Qualified Disclaimers and Post-Mortem Planning
Overview: One of the most common estate planning strategies for married individuals is for each spouse to leave his or her entire estate to their surviving spouse. Due to the unlimited marital deduction, an entire estate (regardless of size) can pass to the surviving spouse without incurring any federal estate taxes upon the first death. However, such a strategy fails to take advantage of the applicable exclusion amount of $2,000,000 (in 2008) that each individual can transfer to heirs completely free of gift or estate taxes, potentially subjecting the survivor's estate to higher than necessary future taxes. This undesirable situation occurs because all property remaining in the survivor's estate will otherwise be subject to estate taxation.
One popular trust arrangement designed to address this issue in advance is the common "A/B" combination, typically set up as a revocable trust that can be modified at any time prior to death. However, there is another option, known as a qualified disclaimer, that can provide some flexibility after a spouse has died. How much do you know about qualified disclaimers?
Test your knowledge with this short quiz!
- True or False. This planning technique may be useful in situations where property arrangements were not established prior to death.
- Which of the following is not a requirement for a disclaimer to qualify for federal tax purposes:
A. The disclaimer must be in writing and must be irrevocable;
B. The disclaimed interest must pass according to the direction of the person disclaiming the property;
C. With the exception of a spouse, the person disclaiming the property cannot receive any benefit from the disclaimed property, such as trust income; or
D. None of the above.
- True or False. Any decision to disclaim an inheritance should be reviewed carefully to determine if such a decision is consistent with the overall goals and objectives of the disclaimant.
Read here to learn more about qualified disclaimers.
This post-mortem planning technique may be useful in situations where "A/B" trusts or similar arrangements were not established prior to death. Rather than transfer all property to the surviving spouse using the unlimited marital deduction, thereby wasting the first spouse's applicable exclusion amount, the surviving spouse can disclaim a portion of his or her inherited property. The disclaimed property then passes to other heirs or beneficiaries as if the surviving spouse had predeceased. The estate can then take advantage of the applicable exclusion amount with respect to the disclaimed property.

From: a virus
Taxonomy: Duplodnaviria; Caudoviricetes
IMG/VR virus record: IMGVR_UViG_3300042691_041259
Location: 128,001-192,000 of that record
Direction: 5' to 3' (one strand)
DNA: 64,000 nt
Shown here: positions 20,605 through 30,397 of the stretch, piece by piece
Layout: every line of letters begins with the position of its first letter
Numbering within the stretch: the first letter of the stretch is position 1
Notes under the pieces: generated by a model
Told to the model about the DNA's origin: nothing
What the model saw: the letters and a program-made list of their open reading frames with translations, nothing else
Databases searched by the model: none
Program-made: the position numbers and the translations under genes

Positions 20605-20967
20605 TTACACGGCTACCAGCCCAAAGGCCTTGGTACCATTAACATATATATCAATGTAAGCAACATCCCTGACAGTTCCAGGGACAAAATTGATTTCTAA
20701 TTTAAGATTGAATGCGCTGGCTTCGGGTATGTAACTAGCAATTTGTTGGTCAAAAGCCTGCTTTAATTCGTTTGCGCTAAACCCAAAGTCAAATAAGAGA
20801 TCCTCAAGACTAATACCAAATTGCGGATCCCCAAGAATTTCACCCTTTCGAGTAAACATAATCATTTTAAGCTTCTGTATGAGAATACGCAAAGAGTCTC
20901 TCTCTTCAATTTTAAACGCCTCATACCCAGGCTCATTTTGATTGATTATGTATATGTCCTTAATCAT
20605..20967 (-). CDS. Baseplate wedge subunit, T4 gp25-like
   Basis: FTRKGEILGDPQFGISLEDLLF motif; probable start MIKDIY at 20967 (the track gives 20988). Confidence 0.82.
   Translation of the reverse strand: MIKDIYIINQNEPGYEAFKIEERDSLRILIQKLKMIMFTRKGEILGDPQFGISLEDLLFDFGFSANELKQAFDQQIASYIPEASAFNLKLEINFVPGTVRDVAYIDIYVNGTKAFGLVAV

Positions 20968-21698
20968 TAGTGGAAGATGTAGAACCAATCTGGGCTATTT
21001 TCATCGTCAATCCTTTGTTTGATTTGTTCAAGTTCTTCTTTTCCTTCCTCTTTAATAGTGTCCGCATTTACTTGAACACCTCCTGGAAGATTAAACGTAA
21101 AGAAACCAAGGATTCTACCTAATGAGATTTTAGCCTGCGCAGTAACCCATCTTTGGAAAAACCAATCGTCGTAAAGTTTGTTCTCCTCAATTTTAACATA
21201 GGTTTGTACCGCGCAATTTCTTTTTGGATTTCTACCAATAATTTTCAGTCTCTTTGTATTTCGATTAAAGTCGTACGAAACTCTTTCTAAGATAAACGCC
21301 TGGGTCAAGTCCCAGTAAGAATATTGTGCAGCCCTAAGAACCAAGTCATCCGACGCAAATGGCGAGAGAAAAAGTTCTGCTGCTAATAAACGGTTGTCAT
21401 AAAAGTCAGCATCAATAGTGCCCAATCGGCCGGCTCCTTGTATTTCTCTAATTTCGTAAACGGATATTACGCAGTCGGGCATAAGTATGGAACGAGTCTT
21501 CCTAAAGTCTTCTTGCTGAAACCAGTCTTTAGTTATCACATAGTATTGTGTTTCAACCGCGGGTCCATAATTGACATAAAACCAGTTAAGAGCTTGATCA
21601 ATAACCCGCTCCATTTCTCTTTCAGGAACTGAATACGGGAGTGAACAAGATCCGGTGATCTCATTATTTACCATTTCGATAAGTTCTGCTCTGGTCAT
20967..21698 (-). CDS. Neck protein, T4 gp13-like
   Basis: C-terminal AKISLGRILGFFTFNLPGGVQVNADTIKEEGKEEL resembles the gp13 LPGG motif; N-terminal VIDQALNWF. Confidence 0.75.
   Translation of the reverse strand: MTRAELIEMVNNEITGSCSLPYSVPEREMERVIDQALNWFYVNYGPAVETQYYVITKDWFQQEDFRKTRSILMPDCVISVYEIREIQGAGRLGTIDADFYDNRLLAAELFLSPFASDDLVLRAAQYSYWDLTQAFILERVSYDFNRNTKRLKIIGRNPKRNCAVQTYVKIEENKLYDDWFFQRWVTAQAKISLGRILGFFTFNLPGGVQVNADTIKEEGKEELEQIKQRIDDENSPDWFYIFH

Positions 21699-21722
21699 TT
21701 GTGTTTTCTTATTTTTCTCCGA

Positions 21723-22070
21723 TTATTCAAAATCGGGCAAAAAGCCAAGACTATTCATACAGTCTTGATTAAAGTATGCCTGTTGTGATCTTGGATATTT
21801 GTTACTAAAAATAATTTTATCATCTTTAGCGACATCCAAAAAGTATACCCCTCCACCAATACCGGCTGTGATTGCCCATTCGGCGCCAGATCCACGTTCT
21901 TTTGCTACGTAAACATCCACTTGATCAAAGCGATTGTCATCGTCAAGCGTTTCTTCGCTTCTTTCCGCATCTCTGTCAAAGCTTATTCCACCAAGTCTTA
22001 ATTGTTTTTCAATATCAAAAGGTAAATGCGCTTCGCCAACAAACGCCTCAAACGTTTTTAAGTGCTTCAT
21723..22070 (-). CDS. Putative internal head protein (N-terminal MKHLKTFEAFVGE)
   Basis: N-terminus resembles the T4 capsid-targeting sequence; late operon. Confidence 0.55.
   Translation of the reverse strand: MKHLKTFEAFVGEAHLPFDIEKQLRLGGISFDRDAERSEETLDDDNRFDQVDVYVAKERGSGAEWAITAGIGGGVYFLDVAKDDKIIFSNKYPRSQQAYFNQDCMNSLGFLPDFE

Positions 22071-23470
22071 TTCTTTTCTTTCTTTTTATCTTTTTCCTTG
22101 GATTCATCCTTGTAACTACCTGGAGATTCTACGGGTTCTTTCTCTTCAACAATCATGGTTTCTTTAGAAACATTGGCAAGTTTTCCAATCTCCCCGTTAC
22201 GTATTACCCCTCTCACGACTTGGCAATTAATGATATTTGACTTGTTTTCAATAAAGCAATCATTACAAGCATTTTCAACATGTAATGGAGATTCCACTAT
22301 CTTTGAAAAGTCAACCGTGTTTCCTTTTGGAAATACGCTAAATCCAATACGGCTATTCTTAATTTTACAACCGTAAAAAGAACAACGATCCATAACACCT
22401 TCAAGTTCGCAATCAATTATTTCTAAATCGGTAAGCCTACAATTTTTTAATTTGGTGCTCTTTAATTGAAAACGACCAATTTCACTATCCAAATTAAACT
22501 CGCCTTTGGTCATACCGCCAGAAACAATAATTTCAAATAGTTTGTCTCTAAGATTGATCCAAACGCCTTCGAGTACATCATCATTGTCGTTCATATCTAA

In order to be effective for federal tax purposes, a disclaimer must meet the following requirements:
- The disclaimer must be in writing and must be irrevocable;
- The disclaimed interest must pass without direction by the person disclaiming the property.Consequently, before deciding to disclaim, it is advisable to know who, under the will or applicable state laws, will receive the property instead. Typically, a will can direct the disposition of any disclaimed property;
- The written refusal must be received by the grantor of the interest (or the grantor's estate) within nine months of the taxable transfer creating the interest (or, where the disclaimant is a minor, within nine months of the disclaimant's 21st birthday); and
- With the exception of a spouse, the person disclaiming the property cannot receive any benefit from the disclaimed property, such as trust income.
Spouse's Special Exemption
If the surviving spouse wants to take advantage of this strategy, yet desires a lifetime income from the disclaimed property, a provision in the decedent's will could accomplish this feat by establishing a disclaimer trust. With this alternative, the surviving spouse can effectively establish an "A/B" trust after the death of the first spouse.
Disclaiming an inheritance might prove useful in certain situations. For example, suppose your wealthy uncle, a widower without children, has named you as the beneficiary of his entire estate, but has also stipulated that should you die before him, his estate will be distributed to your children. Sadly, your uncle passes away unexpectedly, and at a time when you are financially comfortable and really don't need the money. Accepting your inheritance will just increase the value of your estate, and, hence, your potential tax bill, when it ultimately passes to your children. A better alternative might be to benefit your children today by disclaiming the inheritance, with no associated gift tax imposed as a result of the transfer—assuming all qualified disclaimer requirements are satisfied.
Proceed with Caution
Be aware that there are instances, such as in smaller-sized estates for which a surviving spouse's standard of living will be dependent upon all of his or her assets, where a qualified disclaimer may not be an appropriate choice. In addition, if the property in question is of substantial value, and is transferred to an individual two or more generations younger than the donor, a disclaimer could trigger generation-skipping transfer taxes (generally levied on property transfers valued above $2,000,000 per individual in 2008, scheduled to increase to $3,500,000 in 2009 and become unlimited in 2010).
Nevertheless, under the appropriate circumstances, a qualified disclaimer may be an effective tool to assist in reducing the effects of transfer taxes. Remember, however, that any decision to disclaim an inheritance should be reviewed carefully, in advance, with a qualified legal professional to determine if such a decision is consistent with your overall goals and objectives.
Quiz Answers: 1) True; 2) b; 3) True.